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    read the last paragraph too.

    U.S. Seeks to Spur Iraq’s Economy by Ending UN Trade Sanctions
    Share Business ExchangeTwitterFacebook| Email | Print | A A A By Bill Varner

    Feb. 20 (Bloomberg) -- The Obama administration wants to boost Iraq’s economy by lifting United Nations trade restrictions on items such as chemicals, including pesticides, that are considered capable of being used for military purposes.

    The U.S. yesterday gave the UN Security Council a draft statement calling on the International Atomic Energy Agency to assess Iraq’s compliance with treaties barring development of nuclear, biological and chemical weapons.

    “The Security Council underlines its readiness, once the necessary steps have been taken, to review, with a view towards lifting,” the restrictions, the statement says.

    The UN sanctions, imposed in 1991 in response to Iraq’s invasion of Kuwait, were designed to prevent then-Iraqi leader Saddam Hussein from acquiring materials that could be used to create weapons of mass destruction. An IAEA report would trigger a resolution to lift the sanctions.

    Lifting the restrictions would help Iraq’s agriculture, industry and education development and might yield as much as $24 billion a year in trade, according to Hamid Al-Bayati, Iraq’s ambassador to the UN.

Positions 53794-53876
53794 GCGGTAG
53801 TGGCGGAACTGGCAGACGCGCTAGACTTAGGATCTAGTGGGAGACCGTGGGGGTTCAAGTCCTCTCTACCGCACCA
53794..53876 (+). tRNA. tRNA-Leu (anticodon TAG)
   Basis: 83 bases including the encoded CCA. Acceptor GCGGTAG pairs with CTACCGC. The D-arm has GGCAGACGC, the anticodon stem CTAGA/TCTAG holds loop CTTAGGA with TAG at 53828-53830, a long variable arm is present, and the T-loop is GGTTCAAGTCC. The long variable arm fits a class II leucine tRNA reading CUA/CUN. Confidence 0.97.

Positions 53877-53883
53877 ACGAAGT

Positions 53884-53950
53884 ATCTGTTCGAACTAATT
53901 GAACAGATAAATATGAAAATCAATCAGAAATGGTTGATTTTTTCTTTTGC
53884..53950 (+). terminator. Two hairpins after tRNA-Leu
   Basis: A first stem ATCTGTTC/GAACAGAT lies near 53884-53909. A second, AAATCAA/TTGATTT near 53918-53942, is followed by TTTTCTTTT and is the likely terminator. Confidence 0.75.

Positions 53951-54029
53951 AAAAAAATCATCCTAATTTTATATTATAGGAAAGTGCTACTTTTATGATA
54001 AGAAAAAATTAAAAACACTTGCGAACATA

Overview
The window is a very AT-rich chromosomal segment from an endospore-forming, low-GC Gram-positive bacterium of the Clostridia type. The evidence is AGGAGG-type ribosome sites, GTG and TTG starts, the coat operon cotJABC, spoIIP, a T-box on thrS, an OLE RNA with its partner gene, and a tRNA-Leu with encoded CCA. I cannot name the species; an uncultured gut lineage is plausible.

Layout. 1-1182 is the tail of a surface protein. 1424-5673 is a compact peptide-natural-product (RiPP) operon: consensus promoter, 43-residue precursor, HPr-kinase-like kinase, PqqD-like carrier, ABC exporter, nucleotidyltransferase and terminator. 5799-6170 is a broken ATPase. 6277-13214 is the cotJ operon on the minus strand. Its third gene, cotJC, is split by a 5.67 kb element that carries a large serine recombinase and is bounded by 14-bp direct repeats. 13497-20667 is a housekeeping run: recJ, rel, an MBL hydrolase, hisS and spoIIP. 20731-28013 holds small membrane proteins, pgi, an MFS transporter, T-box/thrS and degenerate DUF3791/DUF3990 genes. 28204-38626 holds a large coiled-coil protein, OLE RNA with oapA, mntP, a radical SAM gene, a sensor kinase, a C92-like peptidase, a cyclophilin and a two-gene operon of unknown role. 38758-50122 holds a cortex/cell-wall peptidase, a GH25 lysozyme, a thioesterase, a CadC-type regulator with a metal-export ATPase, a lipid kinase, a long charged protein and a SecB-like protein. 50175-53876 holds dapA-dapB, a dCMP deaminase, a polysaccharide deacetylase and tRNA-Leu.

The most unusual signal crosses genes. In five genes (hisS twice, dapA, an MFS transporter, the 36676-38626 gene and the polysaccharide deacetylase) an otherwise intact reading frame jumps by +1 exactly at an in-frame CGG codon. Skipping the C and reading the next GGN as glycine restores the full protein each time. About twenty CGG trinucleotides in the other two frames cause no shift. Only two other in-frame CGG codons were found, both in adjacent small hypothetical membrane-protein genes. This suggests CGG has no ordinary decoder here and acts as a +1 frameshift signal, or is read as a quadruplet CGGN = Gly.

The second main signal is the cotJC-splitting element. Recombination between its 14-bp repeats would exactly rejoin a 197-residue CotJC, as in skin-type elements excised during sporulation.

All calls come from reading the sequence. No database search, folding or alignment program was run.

“This is the legacy of a long time ago,” Bayati said. “We have to report to the UN what we want to buy. There are delays due to bureaucracy. We want to get rid of that.”

    Iraq’s Foreign Minister Hosyar Zebari asked for the action in a Jan. 19 letter to the Security Council.

    “Outstanding issues related to disarmament obligations are among the constraints that continue to prevent Iraq from regaining its status as a responsible and active member of the international community and, at the same time, deprive it of the benefits of technological progress and scientific research,” Zebari said in the letter.

    Security Council action wouldn’t lift sanctions that compel Iraq to compensate Kuwait, other countries and entities for damages stemming from Hussein’s 1990 invasion of Kuwait.

    To contact the reporter on this story: Bill Varner at the United Nations at wvarner@bloomberg.net

    Last Updated: February 19, 2010 19:10 EST

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    Re: read the last paragraph too.

    Thanks for the post.

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